When it comes to the system, users often comment on the form factor, says Anita Eaves, the company’s senior vice president of sales and marketing. Typically, a hand surgeon using an image intensifier puts it under the arm board, but an FD can go right on top of it. “What that does is reduce procedure time in a case because they’re not moving [the system] in and out; they’re leaving it in the field,” she says.

Because the flat detector can be left in the surgical field during the procedure, surgeons are also employing the system in some cases where it hasn’t been used before, such as foot, ankle and knee cases. Since it’s moved around less, there’s less risk of a breaking the sterile field, says Eaves.

Like Ziehm and Philips, OrthoScan is confident FD on mobiles is the future of this market segment. In fact, this summer, the company will launch a small, self-contained extremity imaging device with a flat detector. Weighing in at about 30 pounds, the device will be marketed towards the orthopedic office and clinic environment.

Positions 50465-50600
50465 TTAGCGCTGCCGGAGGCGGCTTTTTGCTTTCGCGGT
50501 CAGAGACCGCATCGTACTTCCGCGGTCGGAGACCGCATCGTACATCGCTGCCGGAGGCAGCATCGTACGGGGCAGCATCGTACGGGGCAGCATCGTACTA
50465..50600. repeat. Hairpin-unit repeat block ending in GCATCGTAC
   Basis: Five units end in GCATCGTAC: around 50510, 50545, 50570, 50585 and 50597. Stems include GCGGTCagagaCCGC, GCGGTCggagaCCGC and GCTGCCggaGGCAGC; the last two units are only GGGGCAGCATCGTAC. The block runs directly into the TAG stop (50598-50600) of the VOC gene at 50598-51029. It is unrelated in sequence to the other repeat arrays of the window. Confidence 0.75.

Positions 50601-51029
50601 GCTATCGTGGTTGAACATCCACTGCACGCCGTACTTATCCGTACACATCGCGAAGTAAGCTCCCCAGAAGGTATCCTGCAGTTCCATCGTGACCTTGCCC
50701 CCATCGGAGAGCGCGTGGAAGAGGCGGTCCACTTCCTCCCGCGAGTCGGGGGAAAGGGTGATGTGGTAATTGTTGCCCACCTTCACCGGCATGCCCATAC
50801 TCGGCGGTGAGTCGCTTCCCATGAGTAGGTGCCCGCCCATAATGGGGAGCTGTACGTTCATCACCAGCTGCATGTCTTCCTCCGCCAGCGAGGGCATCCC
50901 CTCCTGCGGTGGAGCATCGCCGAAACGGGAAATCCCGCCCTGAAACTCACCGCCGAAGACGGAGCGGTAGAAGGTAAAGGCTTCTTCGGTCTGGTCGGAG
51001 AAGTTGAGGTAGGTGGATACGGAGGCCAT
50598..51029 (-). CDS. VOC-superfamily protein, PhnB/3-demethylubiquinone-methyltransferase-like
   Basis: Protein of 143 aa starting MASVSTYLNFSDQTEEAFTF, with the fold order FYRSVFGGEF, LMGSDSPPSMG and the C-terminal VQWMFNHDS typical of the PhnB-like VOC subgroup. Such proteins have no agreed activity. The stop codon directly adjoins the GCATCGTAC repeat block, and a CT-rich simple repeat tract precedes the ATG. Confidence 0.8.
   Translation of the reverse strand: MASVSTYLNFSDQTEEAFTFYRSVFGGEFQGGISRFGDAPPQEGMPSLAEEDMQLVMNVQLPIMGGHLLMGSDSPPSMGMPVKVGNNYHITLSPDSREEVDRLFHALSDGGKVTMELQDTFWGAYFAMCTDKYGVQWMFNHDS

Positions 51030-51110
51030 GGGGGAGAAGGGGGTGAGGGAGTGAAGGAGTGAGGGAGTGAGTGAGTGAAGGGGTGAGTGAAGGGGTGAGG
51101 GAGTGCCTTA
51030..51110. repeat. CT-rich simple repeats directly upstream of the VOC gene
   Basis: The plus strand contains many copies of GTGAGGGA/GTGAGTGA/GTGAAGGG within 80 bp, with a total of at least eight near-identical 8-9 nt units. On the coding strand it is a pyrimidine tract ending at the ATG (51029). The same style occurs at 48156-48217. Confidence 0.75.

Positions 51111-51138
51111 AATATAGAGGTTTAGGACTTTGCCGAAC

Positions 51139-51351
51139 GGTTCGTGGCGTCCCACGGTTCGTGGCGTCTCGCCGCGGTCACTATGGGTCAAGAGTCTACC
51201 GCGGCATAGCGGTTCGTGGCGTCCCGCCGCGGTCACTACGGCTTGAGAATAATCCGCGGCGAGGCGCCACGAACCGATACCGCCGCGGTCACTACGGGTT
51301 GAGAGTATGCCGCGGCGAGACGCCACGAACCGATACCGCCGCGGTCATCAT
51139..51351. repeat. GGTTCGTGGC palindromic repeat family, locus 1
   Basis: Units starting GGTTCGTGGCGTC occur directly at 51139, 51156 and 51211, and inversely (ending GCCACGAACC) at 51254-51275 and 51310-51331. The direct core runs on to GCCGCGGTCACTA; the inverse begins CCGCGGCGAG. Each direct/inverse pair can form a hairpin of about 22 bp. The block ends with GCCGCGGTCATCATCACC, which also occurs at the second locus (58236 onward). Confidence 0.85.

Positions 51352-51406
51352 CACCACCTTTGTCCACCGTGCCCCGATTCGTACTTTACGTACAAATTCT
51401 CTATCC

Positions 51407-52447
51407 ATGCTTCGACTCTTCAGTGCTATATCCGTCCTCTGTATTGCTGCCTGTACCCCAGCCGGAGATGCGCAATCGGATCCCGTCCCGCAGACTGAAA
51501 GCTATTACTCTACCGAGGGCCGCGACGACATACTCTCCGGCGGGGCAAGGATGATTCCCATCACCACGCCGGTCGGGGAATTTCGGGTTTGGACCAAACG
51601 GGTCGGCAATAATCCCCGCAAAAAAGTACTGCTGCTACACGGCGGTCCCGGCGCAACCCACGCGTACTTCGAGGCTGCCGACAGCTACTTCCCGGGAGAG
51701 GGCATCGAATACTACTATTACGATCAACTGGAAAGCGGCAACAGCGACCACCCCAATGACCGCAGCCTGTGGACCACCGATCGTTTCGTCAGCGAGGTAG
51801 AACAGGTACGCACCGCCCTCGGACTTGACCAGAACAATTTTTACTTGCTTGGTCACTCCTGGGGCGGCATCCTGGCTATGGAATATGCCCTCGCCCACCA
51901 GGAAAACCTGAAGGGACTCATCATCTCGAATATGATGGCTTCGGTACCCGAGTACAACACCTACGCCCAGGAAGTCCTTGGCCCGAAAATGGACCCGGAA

The system can be moved around in a suitcase on wheels, with wireless capability to send and receive images to devices such as the iPad. “We believe it’s the first product of its kind,” says Robert Morocco, OrthoScan’s CEO.

Step back FD, II is still king
While some vendors tout their FD mobile C-Arms, others continue to focus on and enhance their image intensifier-based systems.

In 2007 GE was locked out of the C-arm market when the FDA determined that CGMP (current good manufacturing practices with the OEC C-arm were deficient at OEC facilities in Salt Lake City, Utah and Lawrence Massachusetts. Taking quick action to correct the issues, GE has come roaring back into the market. Last year was a strong one for GE Healthcare, as it got its full-sized C-Arm portfolio back in the United States and saw a return to more than 70 percent market share, according to Elizabeth Usher, the company’s chief marketing officer for surgery.

GE says its research shows that flat panel technology works well in a fixed room but is not yet ready for mobile systems because it lacks the cooling and power boost capabilities of a fixed installation. Plus, a mobile FD system isn’t for everyone. “For some patients with smaller anatomy, you could get very good image quality with a flat panel on a mobile system,” says Usher. “But if you look at patients with denser anatomy and more difficult patients, the DQE ratio is actually better on the II for the majority of those patients.”